You are heir to a house — hurray! But wait! There’s a mortgage on the property. What are your options? You have three options in this situation, two of which are relatively simple: You can sell it to pay off the mortgage and keep the rest of the money as your inheritance or you can keep it and pay off the mortgage with a lump-sum payment.
The third option is more complex, although not nearly as complex as financing a home on your own. You can take over the loan and become responsible for the mortgage payments. You do not have to go through an application process to do this. As an heir, you can be named the borrower without having to go through the normal loan approval process, which would require you to get your own financing.
Many wills contain standard language requiring all debts to be paid at death. This does not normally include any mortgage held by the decedent, but the provisions can be complex and there may be exceptions. Work with qualified professionals to make sure the law applies in your situation.
Another common situation is inheriting a house with a reverse mortgage. You’ll need to pay off the reverse mortgage if you want to keep the property, although the heirs often just sell the property to pay off the reverse mortgage and keep what’s left over.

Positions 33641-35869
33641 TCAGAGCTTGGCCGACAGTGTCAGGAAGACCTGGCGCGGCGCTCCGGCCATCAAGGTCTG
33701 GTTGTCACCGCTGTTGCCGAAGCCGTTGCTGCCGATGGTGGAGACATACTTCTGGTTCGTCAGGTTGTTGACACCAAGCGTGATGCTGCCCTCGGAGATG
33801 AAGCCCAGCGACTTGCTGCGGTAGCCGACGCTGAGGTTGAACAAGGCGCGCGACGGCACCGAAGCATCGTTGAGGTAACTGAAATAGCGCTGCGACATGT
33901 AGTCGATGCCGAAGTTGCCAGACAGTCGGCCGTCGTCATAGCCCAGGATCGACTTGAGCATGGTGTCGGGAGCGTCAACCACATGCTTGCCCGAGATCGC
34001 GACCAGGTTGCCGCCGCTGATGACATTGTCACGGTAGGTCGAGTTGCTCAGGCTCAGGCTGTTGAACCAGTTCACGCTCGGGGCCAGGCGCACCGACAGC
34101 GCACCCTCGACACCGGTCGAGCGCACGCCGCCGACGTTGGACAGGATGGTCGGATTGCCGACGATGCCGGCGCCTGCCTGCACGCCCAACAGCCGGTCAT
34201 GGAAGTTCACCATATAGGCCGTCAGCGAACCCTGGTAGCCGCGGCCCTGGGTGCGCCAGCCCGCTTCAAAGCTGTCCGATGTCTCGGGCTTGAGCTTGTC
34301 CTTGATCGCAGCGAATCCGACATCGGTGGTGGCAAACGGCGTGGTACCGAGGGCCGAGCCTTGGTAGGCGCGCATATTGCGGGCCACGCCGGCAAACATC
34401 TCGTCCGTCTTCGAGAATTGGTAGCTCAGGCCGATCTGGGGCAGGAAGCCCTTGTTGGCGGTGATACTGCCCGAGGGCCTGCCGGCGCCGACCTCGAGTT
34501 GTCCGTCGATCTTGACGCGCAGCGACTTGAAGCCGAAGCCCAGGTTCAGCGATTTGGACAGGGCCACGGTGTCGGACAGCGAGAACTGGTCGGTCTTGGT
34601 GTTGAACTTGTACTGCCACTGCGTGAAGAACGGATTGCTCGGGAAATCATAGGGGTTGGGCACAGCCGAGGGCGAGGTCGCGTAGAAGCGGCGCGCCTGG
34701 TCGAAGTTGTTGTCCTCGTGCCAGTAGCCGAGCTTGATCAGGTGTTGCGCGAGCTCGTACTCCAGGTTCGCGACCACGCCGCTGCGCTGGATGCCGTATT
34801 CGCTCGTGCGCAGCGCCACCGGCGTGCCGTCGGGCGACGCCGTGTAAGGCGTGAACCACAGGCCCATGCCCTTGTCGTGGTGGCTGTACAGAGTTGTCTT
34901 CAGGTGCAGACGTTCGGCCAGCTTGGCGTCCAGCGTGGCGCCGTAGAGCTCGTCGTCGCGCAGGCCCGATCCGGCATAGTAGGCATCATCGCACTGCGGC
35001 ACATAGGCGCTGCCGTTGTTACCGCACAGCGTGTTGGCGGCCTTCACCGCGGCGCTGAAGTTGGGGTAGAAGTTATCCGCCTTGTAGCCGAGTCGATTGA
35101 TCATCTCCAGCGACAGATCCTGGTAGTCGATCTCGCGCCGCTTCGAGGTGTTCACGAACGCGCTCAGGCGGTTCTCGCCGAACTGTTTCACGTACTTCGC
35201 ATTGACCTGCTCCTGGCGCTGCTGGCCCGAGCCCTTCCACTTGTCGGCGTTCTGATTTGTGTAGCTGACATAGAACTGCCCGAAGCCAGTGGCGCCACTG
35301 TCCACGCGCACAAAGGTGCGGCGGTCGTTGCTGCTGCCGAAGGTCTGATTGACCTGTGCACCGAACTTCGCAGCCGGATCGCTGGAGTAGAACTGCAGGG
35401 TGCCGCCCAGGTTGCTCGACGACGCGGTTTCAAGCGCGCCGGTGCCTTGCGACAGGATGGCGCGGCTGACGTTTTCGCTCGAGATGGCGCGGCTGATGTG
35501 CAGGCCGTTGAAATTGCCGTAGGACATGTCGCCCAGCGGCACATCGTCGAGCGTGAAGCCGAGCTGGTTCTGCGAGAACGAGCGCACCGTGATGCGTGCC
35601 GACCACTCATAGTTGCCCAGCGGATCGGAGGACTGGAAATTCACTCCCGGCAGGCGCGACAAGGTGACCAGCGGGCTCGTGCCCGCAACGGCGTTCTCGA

What’s right for you?
To be sure that you’re making the right decisions, start by figuring out both the home’s value and the outstanding mortgage. If you inherited the home along with other heirs, all the homeowners should get together to discuss options. Would everyone be happy keeping the home as a rental or vacation property? Or do one or more heirs want to get the equity out of it without spending funds on the mortgage?
What if the mortgage is more than you can afford? You can consider the possibility of refinancing at a lower rate and longer term if your credit and financial situation allows you to do so. After all, you may also have a mortgage on your primary residence.
There are other expenses you’ll need to take into account to make sure keeping the house is financially feasible:
- Any renovations that might be necessary.
- Yard upkeep.
- Roof and exterior maintenance.
- Replacing or repairing appliances and other systems in the house.
- Property taxes.
- Heating and air conditioning.
On the other hand, there may be assets that go with the house, such as jewelry, art and furniture, that no one wants and that can be turned into cash to help pay off the mortgage. Once you’ve taken a full accounting of the finances, you’ll be in a better position to make a decision.